Proportion of Year 4 to Year 6 students saying they feel safe at school all the time, most of the time, sometimes or a little bit of the time/never, per cent, WA, 2019

Graph

Source: Commissioner for Children and Young People WA 2020, Speaking Out Survey 2019 Data Tables [unpublished]

A higher proportion of male than female Year 4 to Year 6 students reported feeling safe at school all the time (46.1% compared to 42.7%) and a higher proportion of regional than metropolitan or remote students reported feeling safe all the time (47.2% compared to 43.5% and 44.6%). These differences were not statistically significant.

Aboriginal Year 4 to Year 6 students were significantly more likely than non-Aboriginal students to report feeling safe all the time (54.3% compared to 43.4%).

Proportion of Year 4 to Year 6 students saying they feel safe at school all the time, most of the time, sometimes or a little bit of the time/never by Aboriginal status, per cent, WA, 2019

Aboriginal

Non-Aboriginal

Total

All the time

54.3

43.4

44.2

Most of the time

28.2

41.1

40.2

Sometimes

9.4

9.7

9.7

A little bit of the time/never

7.0

4.3

4.6

Prefer not to say

1.2

1.4

1.4

Source: Commissioner for Children and Young People WA 2020, Speaking Out Survey 2019 Data Tables [unpublished]

National School Opinion Survey

In the 2016 National School Opinion Survey,2 81.0 per cent of participating Year 5 to Year 6 students in government schools either agreed or strongly agreed with the statement “I feel safe at my school”. Eleven per cent neither agreed nor disagreed, while seven per cent disagreed or strongly disagreed with this statement.

Sixteen per cent of Aboriginal students disagreed or strongly disagreed with this statement. A slightly higher number of female students than male students agreed or strongly agreed with this statement (72.1% compared to 70.4%).3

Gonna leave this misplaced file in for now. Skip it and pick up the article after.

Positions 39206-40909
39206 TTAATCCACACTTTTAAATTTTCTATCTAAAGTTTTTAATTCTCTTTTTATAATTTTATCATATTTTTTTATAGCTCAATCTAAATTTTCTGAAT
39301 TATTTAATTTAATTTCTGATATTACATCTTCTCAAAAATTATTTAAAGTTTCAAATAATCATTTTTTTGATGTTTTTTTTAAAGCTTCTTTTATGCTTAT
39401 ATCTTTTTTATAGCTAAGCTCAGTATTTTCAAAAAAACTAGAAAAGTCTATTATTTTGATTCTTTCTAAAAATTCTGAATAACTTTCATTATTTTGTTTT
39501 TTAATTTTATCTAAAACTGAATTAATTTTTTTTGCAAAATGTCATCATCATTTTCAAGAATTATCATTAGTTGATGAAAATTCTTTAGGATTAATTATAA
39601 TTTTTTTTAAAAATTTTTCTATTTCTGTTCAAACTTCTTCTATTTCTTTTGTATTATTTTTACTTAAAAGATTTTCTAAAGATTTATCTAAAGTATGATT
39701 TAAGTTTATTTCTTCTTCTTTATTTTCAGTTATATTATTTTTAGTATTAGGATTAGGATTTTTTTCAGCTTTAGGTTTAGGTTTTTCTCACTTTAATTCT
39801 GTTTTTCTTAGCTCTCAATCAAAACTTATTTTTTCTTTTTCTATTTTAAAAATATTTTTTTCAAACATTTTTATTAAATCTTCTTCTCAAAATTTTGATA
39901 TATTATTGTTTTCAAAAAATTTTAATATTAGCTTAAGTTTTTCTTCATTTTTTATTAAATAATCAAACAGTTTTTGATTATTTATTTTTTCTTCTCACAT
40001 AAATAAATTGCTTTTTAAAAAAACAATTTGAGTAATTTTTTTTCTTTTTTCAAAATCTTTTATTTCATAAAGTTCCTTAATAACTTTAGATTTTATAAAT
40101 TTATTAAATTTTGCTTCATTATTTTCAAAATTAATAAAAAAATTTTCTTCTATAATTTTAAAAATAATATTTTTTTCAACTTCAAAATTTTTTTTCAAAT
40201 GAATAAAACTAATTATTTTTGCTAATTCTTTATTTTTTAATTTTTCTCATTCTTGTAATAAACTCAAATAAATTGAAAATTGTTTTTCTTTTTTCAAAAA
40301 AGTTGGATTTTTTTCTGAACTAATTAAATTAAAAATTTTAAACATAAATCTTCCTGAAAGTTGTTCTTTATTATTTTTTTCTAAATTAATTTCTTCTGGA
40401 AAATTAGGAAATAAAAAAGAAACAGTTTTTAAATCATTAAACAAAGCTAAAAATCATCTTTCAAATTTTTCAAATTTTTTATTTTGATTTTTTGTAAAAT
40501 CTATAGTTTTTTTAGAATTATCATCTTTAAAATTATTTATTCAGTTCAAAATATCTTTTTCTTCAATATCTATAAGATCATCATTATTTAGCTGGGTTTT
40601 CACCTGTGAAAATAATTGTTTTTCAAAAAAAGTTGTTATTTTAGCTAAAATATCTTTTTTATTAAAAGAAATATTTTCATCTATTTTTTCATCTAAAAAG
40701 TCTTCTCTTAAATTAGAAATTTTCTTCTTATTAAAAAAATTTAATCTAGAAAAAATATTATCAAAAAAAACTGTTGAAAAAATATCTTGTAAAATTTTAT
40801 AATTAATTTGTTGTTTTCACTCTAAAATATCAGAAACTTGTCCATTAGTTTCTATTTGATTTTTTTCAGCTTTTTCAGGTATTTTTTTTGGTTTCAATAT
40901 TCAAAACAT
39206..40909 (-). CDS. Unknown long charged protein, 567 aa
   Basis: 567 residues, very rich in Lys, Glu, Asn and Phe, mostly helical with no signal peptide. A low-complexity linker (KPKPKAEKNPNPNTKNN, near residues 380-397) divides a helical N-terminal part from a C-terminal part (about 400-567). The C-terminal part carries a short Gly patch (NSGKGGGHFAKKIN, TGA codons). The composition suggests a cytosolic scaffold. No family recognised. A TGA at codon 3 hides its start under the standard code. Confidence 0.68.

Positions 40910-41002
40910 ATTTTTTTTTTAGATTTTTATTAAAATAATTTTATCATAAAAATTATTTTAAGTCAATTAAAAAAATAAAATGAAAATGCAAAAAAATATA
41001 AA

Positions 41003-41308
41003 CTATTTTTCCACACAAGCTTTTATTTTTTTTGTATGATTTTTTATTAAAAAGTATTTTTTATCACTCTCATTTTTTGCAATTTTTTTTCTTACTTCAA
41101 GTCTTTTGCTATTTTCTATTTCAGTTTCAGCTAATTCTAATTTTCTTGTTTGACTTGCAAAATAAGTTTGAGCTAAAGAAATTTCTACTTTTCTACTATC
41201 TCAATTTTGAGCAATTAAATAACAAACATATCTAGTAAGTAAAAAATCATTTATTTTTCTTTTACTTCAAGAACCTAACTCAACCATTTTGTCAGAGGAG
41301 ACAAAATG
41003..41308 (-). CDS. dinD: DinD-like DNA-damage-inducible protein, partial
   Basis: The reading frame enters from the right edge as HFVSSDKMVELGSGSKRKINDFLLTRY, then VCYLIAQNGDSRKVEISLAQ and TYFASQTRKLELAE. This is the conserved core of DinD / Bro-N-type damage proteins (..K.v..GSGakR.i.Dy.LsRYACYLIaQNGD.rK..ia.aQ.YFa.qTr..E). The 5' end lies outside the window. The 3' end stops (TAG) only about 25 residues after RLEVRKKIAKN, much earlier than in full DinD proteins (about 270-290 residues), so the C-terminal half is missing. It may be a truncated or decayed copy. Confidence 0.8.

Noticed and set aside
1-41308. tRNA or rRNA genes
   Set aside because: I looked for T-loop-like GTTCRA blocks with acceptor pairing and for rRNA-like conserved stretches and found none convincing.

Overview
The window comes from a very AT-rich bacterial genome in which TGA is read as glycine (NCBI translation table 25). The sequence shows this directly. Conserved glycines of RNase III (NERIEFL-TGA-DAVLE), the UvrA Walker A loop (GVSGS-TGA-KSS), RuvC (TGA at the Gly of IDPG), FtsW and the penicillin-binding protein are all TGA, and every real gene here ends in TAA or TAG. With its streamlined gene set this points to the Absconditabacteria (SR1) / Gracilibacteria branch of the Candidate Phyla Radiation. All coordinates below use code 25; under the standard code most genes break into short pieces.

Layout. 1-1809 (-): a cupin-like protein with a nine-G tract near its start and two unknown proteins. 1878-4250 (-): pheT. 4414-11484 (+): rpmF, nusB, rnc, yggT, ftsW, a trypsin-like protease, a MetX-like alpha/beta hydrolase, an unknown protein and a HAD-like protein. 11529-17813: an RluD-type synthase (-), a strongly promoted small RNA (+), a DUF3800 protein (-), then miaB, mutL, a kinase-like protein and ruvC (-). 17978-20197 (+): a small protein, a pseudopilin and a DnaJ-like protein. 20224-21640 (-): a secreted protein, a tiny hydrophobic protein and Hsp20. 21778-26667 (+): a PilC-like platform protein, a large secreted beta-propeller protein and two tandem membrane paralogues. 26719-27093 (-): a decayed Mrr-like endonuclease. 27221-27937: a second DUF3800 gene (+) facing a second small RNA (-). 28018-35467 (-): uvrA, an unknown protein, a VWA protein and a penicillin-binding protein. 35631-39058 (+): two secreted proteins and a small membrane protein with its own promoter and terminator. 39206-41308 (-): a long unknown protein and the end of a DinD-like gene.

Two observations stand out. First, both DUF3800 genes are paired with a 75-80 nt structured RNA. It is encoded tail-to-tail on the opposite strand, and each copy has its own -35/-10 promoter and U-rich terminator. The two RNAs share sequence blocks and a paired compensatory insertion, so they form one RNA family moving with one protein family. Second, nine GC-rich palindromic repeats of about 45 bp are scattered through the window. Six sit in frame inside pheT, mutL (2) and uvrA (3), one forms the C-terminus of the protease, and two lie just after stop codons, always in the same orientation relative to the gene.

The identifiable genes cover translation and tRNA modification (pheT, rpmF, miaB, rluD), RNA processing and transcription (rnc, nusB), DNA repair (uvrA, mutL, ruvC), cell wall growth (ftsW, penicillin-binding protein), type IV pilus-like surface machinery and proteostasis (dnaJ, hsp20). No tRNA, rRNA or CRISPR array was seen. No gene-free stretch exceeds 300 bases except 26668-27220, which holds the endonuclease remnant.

Experiences of bullying

In the Commissioner’s consultations, children and young people have said that safety at school is a critical influence on their engagement in education. They referred to various aspects of the school environment as either creating or hindering feelings of safety, including the physical environment, the behaviour of peers and school staff, relationships with others in the school, teaching practices and use/access of the school grounds by community members.4 Children and young people particularly identify bullying as a significant safety concern.5

In the 2019 Speaking Out Survey, two-in-five (43.2%) Year 4 to Year 6 students reported having ever been bullied, cyber bullied or both by students from their school and 13.2 per cent said they had missed school in the past due to being afraid of bullying.

Proportion of Year 4 to Year 6 students reporting they have or have not been bullied, cyber bullied or both by students from their school or they don’t know by selected characteristics, per cent, WA, 2019

Male

Female

Metropolitan

Regional

Remote

Total

No

50.0

44.2

47.2

44.2

49.6

46.9

Yes, bullied

32.0

35.1

33.6

36.1

30.2

33.8

Yes, cyber bullied

2.5

2.1

2.1

2.2

3.8

2.3

Both bullied and cyber bullied

6.5

7.7

7.0

7.7

6.6

7.1

I don’t know

5.2

5.8

5.4

6.2

4.6

5.5

Prefer not to say

3.7

5.0

4.6

3.5

5.2

4.5

Source: Commissioner for Children and Young People WA 2020, Speaking Out Survey 2019 Data Tables [unpublished]

Male Year 4 to Year 6 students were more likely than female students to report not having been bullied (50.0% compared to 44.2%). The difference was not statistically significant for this year level; however, for students in Years 7 to 12, male students are significantly more likely to report that they have never been bullied (refer to the indicator A sense of belonging and supportive relationships at school for 12 to 17 years ).

No significant difference was measured for students in different geographic areas and between Aboriginal and non-Aboriginal students.

Proportion of Year 4 to Year 6 students reporting they have or have not been bullied, cyber bullied or both by students from their school or they don’t know by Aboriginal status, per cent, WA, 2019